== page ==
Ever scrolled down a website and been amazed that objects doesn't behave like you expect them to? Instead of flowing static content upwards on the screen as we scroll we can now easily animate them in any way. Fly text sideways, zoom in images, fade out objects, and more!
"Cloud" has become a very interesting word in the IT-business lately, but what does cloud really mean, and how can you use it to host your Enonic CMS installations?
“Any sufficiently advanced technology is indistinguishable from magic.” - Arthur C. Clarke Scala is a wonderfully complex and simple language that combines object oriented programming with functional programming in a way that is especially suited for dealing with strings in different ways. It is complex, because it has so many built-in features, many of which are implementations of concepts that takes years to understand. It is simple because the implementation is so elegantly and powerfully made, and fit so well together, that many problems are easily solved with one command, where other languages would require complex algorithms. One of the tasks specifically suited to be solved with Scala is parsing. In Enonic, we have a query language for use in our datasources, that used to have a 10 page Java CC grammar description. Java CC would transform these 10 pages into 7 Java classes that were partially obfuscated and impossible to debug. All this was transformed to a simple one page Scala class.
In this blogpost I will show some simple examples of how easy it is to start using the HTML5 video standard. Some of the challenges surrounding this will also be adressed.
When working with big installations, where production, test and development environments are present and multiple developers are working at the same time, it's nice to know what's happening. Our diff tool shows a possible solution to track changes and visualize differences.
Semantic markup helps technologies such as search engines and web crawlers better understand what information is contained in a web page. Microdata is a specification used to nest semantics within existing content on web pages, used by major search engines Bing, Google, Yahoo! and Yandex to provide better search results.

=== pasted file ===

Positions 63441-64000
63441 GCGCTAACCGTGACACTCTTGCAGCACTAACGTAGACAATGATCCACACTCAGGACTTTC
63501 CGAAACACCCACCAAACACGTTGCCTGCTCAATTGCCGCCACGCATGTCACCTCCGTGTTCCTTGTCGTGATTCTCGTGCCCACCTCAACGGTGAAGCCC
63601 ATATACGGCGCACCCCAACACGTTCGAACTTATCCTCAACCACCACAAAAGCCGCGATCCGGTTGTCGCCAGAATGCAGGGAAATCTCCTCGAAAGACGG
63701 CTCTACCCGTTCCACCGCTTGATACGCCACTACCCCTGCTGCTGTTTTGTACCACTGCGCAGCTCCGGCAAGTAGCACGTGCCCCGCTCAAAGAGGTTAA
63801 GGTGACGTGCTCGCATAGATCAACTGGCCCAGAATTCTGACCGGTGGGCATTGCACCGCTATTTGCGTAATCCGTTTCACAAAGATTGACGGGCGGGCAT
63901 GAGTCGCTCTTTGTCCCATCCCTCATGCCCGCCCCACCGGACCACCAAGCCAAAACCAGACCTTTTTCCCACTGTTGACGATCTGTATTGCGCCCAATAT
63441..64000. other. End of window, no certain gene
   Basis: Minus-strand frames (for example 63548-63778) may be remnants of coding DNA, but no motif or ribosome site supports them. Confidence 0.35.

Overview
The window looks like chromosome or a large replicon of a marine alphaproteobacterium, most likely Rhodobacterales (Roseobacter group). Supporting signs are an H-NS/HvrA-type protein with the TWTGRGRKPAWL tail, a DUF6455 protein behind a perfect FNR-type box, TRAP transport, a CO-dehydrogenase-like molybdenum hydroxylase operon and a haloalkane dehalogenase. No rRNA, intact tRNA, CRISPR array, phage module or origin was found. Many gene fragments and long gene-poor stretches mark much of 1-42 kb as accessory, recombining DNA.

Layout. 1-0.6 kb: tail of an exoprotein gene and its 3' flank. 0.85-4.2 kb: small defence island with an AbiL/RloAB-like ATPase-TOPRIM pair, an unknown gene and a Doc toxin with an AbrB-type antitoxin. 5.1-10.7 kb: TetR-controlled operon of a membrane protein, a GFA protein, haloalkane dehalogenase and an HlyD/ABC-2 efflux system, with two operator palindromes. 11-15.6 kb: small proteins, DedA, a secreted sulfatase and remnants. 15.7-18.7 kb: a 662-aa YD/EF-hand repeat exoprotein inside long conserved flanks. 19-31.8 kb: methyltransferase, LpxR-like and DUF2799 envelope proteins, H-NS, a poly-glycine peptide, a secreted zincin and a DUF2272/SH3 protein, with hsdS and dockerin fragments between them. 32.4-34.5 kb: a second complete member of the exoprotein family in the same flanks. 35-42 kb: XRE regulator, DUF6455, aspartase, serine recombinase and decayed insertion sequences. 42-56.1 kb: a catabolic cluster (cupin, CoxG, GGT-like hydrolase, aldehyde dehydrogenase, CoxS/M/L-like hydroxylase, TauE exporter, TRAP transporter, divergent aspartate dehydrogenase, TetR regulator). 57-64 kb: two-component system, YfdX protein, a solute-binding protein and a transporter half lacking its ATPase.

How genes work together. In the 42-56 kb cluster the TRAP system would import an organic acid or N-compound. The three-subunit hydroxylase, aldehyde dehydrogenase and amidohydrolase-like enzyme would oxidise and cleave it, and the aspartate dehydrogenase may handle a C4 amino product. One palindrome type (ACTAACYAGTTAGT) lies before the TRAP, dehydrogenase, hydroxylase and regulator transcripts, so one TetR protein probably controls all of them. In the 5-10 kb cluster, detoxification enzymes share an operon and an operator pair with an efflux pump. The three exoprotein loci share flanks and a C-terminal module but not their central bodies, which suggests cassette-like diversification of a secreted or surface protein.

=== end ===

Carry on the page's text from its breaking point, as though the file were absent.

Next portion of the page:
A common task for Enonic consultants and site developers is to create contenttypes for storing content that will be displayed on a website. Almost every Enonic installation has contenttypes for articles, people, events, files, images and more. Contenttypes in Enonic CMS 4.x are defined with XML. This XML just looks like a bunch of code to non-IT people. Writing XML is error prone and time consuming, even for us tech-savvy web developers. We always have to check the documentation and copy/paste the parts we need and then make edits. For my labs project, I wanted to create a tool that would make my job easier by removing the need to write XML to define contenttypes. When this project is completed, anybody who can use a mouse will be able to define contenttypes for Enonic CMS without ever seeing any code.
A common need in many applications, including Enonic CMS, is the possibility to store and retrieve events. What differentiates events from other types of content or data, is the requirement to be stored quickly and transparently. Often, there are hundreds or thousands of events produced per second. They might not be the main purpose of the application, but still it's important to be able to access and analyze the information later on. Events can be useful for tracing and debugging; they can also be mined to discover interesting trends and patterns.
There is nothing more exiting than seeing how fast Enonic CMS can perform and there is nothing more valuable than discovering which pages run slow.
Imagine that you've come up with a conceptual model for a new application, and want to get started with visual prototyping. What should the first wireframes look like? How do we decide the basics of what goes where, and how do we test these results? Let's look at one example: A method that we used when creating a new user interface for the Admin Console.
For some time, people working with Enonic CMS sites have asked for a easier way of handling resources (xslt, css, js etc) using a Version Control System, and across multiple installations. As an example, it would be nice to be able to check out resources from a VCS to my local file system, edit files, push changes to a server and then commit them back into the VCS. The ert-gradle-plugin is an attempt to ease this and other tasks.
A simple guide to installing Enonic CMS 4.6 Community Edition.
Digital signage has become a natural part of most people's lives in the last few decades. All around us we are surrounded by electronic displays that present all kinds of information; advertisements, weather forecasts and travel routes. In this article, we show how Enonic CMS can be used for this purpose.